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Monday, October 19, 2009


The Law Foundation of Ontario is looking for applications from community organizations as part of its efforts to create what it calls a “connecting region” of legal services.

The organization envisions the entity as consisting of a group of legal and non-legal organizations coming together to create a means of delivering legal information, referrals, and services to linguistic minorities or residents of rural areas.

The LFO says successful organizations will receive funding to assist with their efforts to work with other members of the connecting region.

Applications must be submitted by Jan. 22, 2010. More details are available online at [a href=""]



The Law Society of Upper Canada hopes to give Grade 9 students an outline of the path to becoming a lawyer or paralegal at its upcoming Take Our Kids to Work at Osgoode Hall event.

Students participating in the interactive program will act as the jury in a courtroom demonstration put on by lawyers and an Ontario Court of Justice judge.

Presenters at the event include Justice Mavin Wong of the Ontario Court of Justice; Erinn O’Marra, an assistant Crown attorney for the Region of Peel; Michael Lacy of Lacy Barristers; Alyssa Manning of Vandervennen Lehrer; Cettina Cornish, counsel at the LSUC; and Stephen McClyment, senior investigation counsel at the law society.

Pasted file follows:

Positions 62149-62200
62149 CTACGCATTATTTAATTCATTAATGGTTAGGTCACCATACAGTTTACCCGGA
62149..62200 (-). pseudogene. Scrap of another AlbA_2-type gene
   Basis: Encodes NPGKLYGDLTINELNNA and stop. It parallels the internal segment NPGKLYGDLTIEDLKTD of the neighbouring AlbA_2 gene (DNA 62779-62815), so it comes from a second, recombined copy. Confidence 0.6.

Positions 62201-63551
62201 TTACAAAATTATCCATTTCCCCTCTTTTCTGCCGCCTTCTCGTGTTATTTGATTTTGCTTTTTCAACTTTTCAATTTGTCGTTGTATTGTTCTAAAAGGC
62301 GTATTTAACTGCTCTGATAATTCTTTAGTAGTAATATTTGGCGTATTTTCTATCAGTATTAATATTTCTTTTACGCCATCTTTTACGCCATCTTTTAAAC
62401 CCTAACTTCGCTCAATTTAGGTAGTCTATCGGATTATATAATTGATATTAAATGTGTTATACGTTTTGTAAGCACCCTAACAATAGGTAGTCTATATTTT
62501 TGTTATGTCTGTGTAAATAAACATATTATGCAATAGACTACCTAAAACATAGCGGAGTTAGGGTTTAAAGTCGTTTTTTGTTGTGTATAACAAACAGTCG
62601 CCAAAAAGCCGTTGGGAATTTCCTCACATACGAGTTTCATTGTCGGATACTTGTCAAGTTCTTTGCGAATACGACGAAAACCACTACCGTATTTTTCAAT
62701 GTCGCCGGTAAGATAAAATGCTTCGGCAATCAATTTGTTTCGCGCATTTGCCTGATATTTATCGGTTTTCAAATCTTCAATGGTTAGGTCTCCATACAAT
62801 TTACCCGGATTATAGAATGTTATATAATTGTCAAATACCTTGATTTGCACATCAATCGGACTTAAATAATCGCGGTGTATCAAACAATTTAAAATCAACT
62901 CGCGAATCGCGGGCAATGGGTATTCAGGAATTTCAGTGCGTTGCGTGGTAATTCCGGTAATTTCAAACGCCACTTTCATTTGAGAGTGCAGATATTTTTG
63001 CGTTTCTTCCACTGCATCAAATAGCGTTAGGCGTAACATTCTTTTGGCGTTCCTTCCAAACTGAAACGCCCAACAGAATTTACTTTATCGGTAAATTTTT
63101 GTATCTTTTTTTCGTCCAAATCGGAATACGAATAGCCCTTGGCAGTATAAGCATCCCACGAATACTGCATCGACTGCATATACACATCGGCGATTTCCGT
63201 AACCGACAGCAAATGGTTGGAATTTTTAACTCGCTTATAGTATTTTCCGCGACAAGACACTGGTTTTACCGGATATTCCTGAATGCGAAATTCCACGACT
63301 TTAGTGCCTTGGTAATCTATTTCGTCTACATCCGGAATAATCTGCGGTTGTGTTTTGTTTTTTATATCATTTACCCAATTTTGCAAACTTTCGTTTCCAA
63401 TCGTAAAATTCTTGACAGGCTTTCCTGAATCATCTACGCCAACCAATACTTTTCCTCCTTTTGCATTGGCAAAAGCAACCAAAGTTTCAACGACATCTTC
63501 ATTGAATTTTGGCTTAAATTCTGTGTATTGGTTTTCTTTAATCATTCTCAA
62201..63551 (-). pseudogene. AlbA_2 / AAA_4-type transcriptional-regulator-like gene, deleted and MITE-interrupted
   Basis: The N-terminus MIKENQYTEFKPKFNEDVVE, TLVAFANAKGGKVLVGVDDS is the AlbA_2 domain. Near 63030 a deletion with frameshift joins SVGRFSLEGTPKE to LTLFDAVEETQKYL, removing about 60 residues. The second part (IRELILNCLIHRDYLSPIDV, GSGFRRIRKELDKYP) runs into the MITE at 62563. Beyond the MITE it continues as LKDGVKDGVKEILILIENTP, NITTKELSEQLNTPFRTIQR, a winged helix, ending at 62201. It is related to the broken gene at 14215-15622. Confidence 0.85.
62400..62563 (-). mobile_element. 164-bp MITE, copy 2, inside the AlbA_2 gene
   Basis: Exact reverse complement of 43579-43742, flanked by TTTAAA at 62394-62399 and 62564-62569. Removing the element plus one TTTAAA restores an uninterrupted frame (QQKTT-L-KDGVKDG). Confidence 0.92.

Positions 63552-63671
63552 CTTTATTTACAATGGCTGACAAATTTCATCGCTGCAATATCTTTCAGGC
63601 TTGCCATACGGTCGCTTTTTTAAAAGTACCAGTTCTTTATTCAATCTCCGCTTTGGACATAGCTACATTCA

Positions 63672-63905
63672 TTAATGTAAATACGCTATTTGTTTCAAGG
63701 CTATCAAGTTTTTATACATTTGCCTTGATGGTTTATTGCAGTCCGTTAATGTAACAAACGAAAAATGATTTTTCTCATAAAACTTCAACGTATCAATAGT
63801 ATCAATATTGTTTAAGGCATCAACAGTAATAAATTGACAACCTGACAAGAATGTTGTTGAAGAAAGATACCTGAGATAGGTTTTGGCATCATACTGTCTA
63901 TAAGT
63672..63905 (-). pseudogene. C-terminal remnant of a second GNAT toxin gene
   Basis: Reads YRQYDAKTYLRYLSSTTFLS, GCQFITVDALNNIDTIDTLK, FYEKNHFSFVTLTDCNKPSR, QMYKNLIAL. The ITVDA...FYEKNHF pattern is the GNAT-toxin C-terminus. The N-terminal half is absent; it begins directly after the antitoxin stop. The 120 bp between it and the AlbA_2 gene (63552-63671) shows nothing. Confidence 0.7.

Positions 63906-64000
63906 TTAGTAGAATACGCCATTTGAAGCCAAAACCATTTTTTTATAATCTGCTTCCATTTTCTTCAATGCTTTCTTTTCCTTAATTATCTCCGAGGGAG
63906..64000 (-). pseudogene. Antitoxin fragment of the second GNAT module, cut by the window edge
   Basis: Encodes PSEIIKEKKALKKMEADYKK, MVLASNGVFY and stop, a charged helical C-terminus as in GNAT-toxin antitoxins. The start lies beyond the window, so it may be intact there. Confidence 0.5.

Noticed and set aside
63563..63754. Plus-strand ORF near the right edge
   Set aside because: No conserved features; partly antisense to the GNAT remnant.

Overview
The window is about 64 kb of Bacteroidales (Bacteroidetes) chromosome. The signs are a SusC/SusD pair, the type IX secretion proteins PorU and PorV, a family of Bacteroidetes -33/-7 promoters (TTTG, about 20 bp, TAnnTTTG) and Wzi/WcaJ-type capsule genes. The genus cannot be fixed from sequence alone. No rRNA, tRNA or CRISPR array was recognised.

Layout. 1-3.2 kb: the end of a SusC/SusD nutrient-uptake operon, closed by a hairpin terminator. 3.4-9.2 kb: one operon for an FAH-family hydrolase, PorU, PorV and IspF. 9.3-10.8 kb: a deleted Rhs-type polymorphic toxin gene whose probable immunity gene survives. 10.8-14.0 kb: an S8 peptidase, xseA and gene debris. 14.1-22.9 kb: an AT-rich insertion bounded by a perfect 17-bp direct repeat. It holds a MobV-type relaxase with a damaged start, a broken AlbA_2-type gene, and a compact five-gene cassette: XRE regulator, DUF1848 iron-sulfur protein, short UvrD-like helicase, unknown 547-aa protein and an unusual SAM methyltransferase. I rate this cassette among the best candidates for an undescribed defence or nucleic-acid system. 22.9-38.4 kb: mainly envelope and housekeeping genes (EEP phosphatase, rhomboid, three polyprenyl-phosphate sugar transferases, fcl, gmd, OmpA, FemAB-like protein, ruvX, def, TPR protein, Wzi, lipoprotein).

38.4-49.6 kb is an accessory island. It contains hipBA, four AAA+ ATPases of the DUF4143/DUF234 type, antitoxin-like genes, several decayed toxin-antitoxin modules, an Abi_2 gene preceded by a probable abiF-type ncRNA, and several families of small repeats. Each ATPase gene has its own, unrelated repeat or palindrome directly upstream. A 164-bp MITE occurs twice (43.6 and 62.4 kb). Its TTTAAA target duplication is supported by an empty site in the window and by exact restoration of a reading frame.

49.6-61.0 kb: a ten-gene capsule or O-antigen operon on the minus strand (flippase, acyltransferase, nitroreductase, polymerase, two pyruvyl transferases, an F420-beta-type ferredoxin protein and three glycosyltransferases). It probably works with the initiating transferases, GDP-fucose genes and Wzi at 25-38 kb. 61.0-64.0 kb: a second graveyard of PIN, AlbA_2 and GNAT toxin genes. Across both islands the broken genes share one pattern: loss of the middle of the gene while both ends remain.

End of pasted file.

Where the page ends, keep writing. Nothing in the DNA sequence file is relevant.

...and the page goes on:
The event takes place from  2-3:30 p.m. on Nov. 4 at Osgoode Hall, 130 Queen St. W. The event also will be webcast. Participation must be reserved online by Oct. 29 at

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McCarthy Tétrault LLP has helped a coalition of groups get leave to intervene before the Supreme Court of Canada in the case Prime Minister of Canada, et al v. Omar Ahmed Khadr.

The firm said it acted pro bono on behalf of Lawyers Without Borders Canada, the Barreau du Québec, and the Groupe d’études en droits et libertés de l’Université Laval.

“We are proud to be participating in this very important Canadian debate, which addresses complex constitutional, human rights, and international law questions,” said Iain Scott, chairman and CEO of McCarthys in Toronto.

A Canadian citizen, Khadr was taken prisoner in Afghanistan at the age of 15 and has been detained since 2002 at the United States’ Guantanamo Bay military prison.

He has sought judicial review of the Canadian government’s policy and its decision not to seek his repatriation.


Heenan Blaikie LLP says recent moves to bulk up its national infrastructure, public-private partnership, and construction practices reflect the need to create “highly integrated, multidisciplinary legal teams.”

“The addition of four new senior lawyers in Toronto and Montreal enhances our leadership in the infrastructure space and adds considerably to our project development and financing capabilities,” said Ilan Dunsky, co-chairman of the firm’s infrastructure and public-private partnership practice group.

The firm has recently added lawyers Geza Banfai, Joel Watson, Roger Stuart, and Howard Krupat to the practice group.

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